Space Program Will Go On, but How?

While Saturday's crash of the Columbia space shuttle was undoubtedly a tragedy, U.S. leaders said it in no way will slow the advancements being made in space exploration and science.

However, questions are swirling over how NASA is going to get over the latest disaster in its shuttle program.

In his address to the nation Saturday, President Bush said the space shuttle program will continue despite Saturday's catastrophe, in which seven astronauts perished after the shuttle split into pieces only 16 minutes before landing.

"Mankind is led into the darkness beyond our world by the inspiration of discovery and the longing to understand. Our journey into space will go on," Bush said.

"Space exploration is a dangerous endeavor, and each space flight is fraught with risk," said House Speaker Dennis Hastert, R-Ill. "But the knowledge that we gain from these missions is invaluable."

"As the most fitting tribute to their courageous service and sacrifice, let us recommit ourselves to the defining dream that dominated their lives: a bold vision for America in space," House Majority Leader Tom DeLay of Texas said.

NASA officials agree that they will continue their mission.

"As difficult as this situation is, we are moving forward," Ron Dittemore, the shuttle program manager at NASA, said Saturday. "We're going to fix this problem. We're going to get back on the launch pad. We're going to launch shuttles again once we can."

Much like what happened after the Challenger exploded 73 seconds after lift off in 1986, NASA pledged to get a firmer grip on its program's vulnerabilities.

But what needs to be done is subject to differing opinions. First of all, Congress will have to review NASA's funding needs and prove it has the political will to meet them.

"NASA, the administration and Congress have faced tough choices in regard to funding," said Sen. Mike DeWine, R-Ohio, who is on the Senate Appropriations Committee. "There has never been enough money to do all the things we want to do in space. But that was true before this disaster and will be true after this disaster."

Sen. Kay Bailey Hutchison, R-Texas, chairwoman of the Science, Technology and Space Subcommittee of the Senate Commerce Committee, said she will hold hearings to discuss what's in store for NASA and its budget. Prior to Saturday's tragedy, Hutchison's panel already had scheduled a hearing Tuesday to examine recommendations for increased government funding for aerospace research.

Since the Challenger explosion in 1986, NASA has been rife with budget cuts, the loss of skilled personnel and pressure to perform more missions in shorter periods of time.

After Challenger exploded, NASA's shuttle program came to a screeching halt while the Rogers Commission, appointed to investigate the Challenger accident, reviewed the agency's structure. Nearly two years later, NASA got off the ground once more when it completed technical changes and implemented stricter quality control and safety regulations recommended by the commission.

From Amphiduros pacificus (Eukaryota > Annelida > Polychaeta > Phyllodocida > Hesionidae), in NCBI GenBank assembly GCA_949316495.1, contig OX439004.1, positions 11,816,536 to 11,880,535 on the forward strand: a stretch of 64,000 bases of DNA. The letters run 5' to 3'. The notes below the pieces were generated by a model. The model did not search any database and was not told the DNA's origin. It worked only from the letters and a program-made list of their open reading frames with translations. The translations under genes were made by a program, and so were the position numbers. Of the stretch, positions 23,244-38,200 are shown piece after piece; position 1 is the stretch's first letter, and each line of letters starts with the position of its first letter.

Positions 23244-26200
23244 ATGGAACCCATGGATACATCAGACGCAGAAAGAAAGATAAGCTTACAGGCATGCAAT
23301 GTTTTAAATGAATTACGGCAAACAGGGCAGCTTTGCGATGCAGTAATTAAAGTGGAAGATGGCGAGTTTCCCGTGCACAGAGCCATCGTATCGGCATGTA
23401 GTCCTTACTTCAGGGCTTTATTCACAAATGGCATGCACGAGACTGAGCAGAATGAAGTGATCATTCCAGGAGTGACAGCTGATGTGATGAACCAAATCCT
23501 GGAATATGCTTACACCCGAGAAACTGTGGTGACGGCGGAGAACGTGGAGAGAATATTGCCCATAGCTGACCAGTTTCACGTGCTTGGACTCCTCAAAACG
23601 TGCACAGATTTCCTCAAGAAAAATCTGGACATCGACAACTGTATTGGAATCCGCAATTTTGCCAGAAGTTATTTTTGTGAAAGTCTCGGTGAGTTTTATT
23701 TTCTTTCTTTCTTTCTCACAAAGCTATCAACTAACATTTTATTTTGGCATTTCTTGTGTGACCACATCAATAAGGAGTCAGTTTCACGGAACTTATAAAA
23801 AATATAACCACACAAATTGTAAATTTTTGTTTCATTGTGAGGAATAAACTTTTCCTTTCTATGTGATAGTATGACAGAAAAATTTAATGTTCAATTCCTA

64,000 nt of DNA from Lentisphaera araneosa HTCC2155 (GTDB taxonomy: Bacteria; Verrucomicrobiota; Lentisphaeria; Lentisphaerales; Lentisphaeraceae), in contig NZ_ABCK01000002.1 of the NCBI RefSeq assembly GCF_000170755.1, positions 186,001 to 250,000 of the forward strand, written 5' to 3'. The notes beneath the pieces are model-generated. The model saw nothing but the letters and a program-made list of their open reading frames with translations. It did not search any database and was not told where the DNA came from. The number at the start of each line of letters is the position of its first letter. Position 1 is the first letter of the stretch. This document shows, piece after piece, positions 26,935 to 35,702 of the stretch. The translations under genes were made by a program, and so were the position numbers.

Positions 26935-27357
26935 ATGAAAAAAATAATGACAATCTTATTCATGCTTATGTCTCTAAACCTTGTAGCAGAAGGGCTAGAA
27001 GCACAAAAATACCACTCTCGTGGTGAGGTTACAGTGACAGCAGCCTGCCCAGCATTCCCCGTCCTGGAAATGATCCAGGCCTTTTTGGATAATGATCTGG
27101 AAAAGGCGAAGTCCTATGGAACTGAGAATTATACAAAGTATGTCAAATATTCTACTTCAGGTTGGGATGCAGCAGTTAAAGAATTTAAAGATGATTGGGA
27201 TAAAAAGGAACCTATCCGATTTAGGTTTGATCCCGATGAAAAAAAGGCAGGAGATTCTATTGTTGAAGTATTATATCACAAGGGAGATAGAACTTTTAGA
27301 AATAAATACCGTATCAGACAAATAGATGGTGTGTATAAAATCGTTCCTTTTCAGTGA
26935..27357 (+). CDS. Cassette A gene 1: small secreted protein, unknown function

The agency also adopted a more relaxed shuttle launch schedule, settling on an average of eight launches per year.

But NASA officials continued to be confronted by safety and mission concerns. In 1995, a NASA-sponsored study urged the agency to consolidate contracts. Maintenance requirements were relaxed to lessen the time between flights and the 2,800-member workforce was to be cut in half by the year 2000, leading many to worry that safety would suffer. Attrition and lay-offs soon followed.

Sen. Kit Bond, R-Mo., told Fox News on Saturday that NASA's aerospace safety team asked Congress to add an additional $207 million to last year's $15 billion budget for safety upgrades, which Congress agreed to appropriate.

"Shuttle safety is a vitally important part of their mission," Bond said. "It has to be at the top of their list."

But Sen. Bill Nelson, D-Fla., said safety upgrades have been delayed.

"Safety has got to be the number one concern," Nelson said, declining to suggest that delays contributed to Saturday's accident.

Aerospace experts say money and staffing are not the sole problems NASA faces. The agency also needs to change its philosophical underpinnings.

The United States should "take a hard look at NASA's future, in regards to new technologies and more modern systems," said Alan Ladwig, a former NASA administrator of policy and planning.

In the 1990s, NASA turned over day-to-day management of shuttle operations to a private contractor, Houston-based United Space Alliance, a joint venture of Rockwell International and Lockheed Martin. The move prompted many complaints from NASA employees who asked for more government oversight of the agency.

But others say funding and oversight will not fix NASA's problems. Rather, a more effective strategy would be to create a smaller research lab to test various technologies, then to send the research out to the private sector to expand upon.

"Unless a new policy is put in place that encourages that creativity rather than, by implication, discourages it by saying NASA is the only entity empowered to do these sorts of things with competence, then we will never have practical access to orbit," said aerospace engineer and policy consultant Charles Lurio.

"What we need is the Model-T for space. We don't know who's going to invent that. What we need is research to enable that not to be stuck on a single track," he said.